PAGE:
And for locals here in Morgantown, there's a great new article on Richwood Grill, which has some info on seafood. I think this is the best article on Richwood Grill that I've read.

I've been wanting to do very short reviews of our list of favorite restaurants, so here's some info on RM Seafood in Las Vegas. I was on a work trip, and since it was right before the holidays, I was thinking it would be good to eat light and clean. Sushi would be perfect!

I thought that I found out about RM Seafood on, but now I can't find it when I search. It must have been when I saw that Nobu is NOT a place that serves sustainable seafood that I looked for another place to go. I had also seen this in a magazine on a United flight on the way home from New Orleans in October. Hadn't had sushi for years, but the article about sustainable sushi caught my eye.

Anyway, here is the chef's mission statement (which totally sucked me in)...

"At RM Seafood, we are committed to use organically grown, sustainable produce and sustainably caught seafood. We have made a public commitment to solely purchase sustainable wines by June 2008 and 95 percent of the menu proteins come from sustainably raised or caught seafood. It is our goal at RM Seafood to help our guest connect their individual buying decisions to the health of the oceans and the soil."

So, I was obviously anxious to try RM Seafood, and it was on the entirely opposite side of the strip from where I was staying (i.e., the side closest to Treasure Island, Caesar's Palace, etc), tucked in a corner in Mandalay Bay. A 20-30 minute walk, but definitely worth it. The walk seemed safe enough...I wasn't nervous at all.

My luggage got lost (argh) so I was dressed very casually, in jeans and a cashmere cardi and sneakers, but I felt very comfortable there. I did not have a reservation, which was no problem, I sat at a high table in the bar. Ambiance was clean and modern, there was a tv in the bar with sports on.

I don't know if I'd say this place is kid-friendly, although it was loud enough that kids probably wouldn't be disruptive if they were well-behaved.

The servers were very friendly, with lots of good advice. Not snobby at all, and very interested in the fact that the restaurant serves sustainable seafood.

So on t0 the chow. There was bread with the meal, little biscuits and corn muffins. I wanted to not eat them, but they were irresistable. (Oh well, the 30 minute walk, right???) On my first visit (yes, I went twice), I had the garlic tuna sashimi and the dayboat scallop nigiri for my meal. On the second trip, I had some Taylor Bay scallops and the oyster sampler. Seven oysters on the half shell, all from different places. The small menu described the origin of each, with characteristic flavors. It was so interesting! One said that it would taste like cucumbers, another would have the taste of pumpkin seeds. They were all right on!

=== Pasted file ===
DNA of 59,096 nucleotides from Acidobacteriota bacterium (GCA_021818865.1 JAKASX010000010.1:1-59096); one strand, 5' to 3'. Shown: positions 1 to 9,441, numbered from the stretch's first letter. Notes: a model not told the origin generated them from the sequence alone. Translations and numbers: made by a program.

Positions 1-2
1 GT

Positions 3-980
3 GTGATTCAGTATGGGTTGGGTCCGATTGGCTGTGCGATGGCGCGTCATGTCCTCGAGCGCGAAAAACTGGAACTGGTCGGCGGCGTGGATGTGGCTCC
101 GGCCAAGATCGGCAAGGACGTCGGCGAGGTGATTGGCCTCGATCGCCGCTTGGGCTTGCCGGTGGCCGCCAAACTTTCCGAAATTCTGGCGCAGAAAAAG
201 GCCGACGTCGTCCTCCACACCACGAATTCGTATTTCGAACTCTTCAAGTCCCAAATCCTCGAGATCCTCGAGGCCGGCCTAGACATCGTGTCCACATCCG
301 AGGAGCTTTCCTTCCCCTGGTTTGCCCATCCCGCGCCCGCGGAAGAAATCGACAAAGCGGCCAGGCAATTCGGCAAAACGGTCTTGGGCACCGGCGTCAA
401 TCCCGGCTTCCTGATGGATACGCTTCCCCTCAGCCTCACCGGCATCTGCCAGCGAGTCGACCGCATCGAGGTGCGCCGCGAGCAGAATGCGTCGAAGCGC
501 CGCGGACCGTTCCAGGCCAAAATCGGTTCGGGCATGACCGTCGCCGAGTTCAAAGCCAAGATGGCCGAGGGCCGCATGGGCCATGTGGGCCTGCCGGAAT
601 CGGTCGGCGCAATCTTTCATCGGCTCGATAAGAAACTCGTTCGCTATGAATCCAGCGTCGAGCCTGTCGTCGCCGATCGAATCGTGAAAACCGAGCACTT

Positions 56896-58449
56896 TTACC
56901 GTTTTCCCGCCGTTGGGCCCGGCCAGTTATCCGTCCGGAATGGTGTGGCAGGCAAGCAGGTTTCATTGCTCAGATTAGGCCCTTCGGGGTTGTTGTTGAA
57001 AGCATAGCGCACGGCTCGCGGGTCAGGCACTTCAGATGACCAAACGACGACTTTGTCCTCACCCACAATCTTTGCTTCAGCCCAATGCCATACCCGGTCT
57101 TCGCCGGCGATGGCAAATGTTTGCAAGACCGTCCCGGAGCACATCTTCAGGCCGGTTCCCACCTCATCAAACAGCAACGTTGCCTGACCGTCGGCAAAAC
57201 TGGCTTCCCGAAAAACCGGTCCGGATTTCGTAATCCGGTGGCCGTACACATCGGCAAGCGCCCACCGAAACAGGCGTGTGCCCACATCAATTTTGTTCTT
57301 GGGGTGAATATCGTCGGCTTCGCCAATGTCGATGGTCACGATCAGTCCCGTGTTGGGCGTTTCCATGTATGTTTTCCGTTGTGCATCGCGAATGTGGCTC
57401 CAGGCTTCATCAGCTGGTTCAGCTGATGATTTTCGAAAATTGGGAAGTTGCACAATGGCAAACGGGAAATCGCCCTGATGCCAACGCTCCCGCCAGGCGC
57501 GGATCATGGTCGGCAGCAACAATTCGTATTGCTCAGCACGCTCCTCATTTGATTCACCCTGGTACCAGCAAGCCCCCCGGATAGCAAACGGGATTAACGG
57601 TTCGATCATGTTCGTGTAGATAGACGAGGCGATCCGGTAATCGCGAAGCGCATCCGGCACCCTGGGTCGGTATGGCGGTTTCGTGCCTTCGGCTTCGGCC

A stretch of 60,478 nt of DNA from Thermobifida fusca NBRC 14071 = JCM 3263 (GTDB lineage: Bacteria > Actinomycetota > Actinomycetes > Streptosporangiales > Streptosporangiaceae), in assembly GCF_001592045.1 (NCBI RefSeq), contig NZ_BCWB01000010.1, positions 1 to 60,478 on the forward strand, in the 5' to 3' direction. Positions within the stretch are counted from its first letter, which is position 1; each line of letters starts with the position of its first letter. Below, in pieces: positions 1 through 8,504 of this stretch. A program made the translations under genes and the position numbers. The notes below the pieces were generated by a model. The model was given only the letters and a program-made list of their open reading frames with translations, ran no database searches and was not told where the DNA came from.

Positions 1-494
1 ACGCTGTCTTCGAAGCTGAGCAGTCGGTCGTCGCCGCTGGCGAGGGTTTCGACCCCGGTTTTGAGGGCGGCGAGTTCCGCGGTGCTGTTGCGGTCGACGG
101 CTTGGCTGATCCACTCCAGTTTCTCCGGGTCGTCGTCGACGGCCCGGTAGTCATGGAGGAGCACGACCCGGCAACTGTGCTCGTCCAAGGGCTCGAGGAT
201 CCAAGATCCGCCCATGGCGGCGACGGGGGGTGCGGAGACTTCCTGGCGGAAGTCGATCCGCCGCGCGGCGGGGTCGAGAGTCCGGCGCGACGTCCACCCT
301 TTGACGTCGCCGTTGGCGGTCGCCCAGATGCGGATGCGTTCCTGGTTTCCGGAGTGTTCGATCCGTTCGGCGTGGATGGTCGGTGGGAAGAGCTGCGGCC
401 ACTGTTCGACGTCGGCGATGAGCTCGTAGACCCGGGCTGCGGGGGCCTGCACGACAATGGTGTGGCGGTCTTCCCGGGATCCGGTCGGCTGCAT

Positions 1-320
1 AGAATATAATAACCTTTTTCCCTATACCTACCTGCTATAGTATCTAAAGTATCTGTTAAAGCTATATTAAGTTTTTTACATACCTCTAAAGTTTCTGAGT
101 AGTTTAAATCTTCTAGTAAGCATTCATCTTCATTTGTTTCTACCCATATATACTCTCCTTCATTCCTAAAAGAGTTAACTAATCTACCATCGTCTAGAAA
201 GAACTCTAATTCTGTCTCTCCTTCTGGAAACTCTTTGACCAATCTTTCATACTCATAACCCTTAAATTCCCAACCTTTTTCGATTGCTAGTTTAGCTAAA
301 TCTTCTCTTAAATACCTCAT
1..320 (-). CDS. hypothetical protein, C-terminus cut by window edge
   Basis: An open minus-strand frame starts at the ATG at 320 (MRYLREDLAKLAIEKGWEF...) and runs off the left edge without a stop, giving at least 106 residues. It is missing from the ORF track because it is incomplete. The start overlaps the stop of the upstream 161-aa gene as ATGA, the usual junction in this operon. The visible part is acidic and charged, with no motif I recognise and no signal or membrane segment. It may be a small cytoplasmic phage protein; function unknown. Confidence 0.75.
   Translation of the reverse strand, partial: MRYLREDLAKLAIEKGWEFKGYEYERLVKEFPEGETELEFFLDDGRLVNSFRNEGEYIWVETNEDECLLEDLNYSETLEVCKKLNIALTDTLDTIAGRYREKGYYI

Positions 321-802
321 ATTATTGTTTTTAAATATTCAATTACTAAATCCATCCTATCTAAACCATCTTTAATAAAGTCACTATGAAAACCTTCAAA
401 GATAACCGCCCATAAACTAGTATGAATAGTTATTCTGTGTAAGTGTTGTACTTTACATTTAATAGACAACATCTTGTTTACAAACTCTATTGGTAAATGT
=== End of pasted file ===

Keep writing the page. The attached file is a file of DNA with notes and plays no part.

So in a nutshell, easily some of the best sushi/seafood I have ever had...and guilt-free to boot!

The oysters were a lot of fun, I thought very approachable for someone who hasn't tried oysters before. They were small in size and very manageable. (I don't know about you, but I'm not a big fan of having an oyster in my mouth for TOO long.

The price wasn't cheap, around $50. a trip. But, I did have a glass of wine each time, which was probably around $10. Well worth it, though. And I would imagine comparable with any other upscale sushi joint in Vegas.

Will definitely go back whenever I'm in Las Vegas. In fact, if I would have had the time, I would have gone back a third time on the same trip. Definitely a good departure from the indulgence, noise, etc. that abounds in that city. LOVE!

Take a look at the website...there's good info on sustainable seafood there.


Tidbit: What do you want?

So last night we went to a restaurant in Clarksburg, WV called Julio's. It's not local or organic or sustainable as far as I'm aware, but we went there nonetheless. (Actually, I ate there several years ago and wanted to go back just for nostalgia's sake I guess.) Julio's is a very good Italian restaurant that's been around for years, and there is no printed dinner menu. Instead, the server verbalizes what's available for the day, around five appetizers and around five entrees. Obviously, fresh food prepared daily. (BTW, it was very delicious.)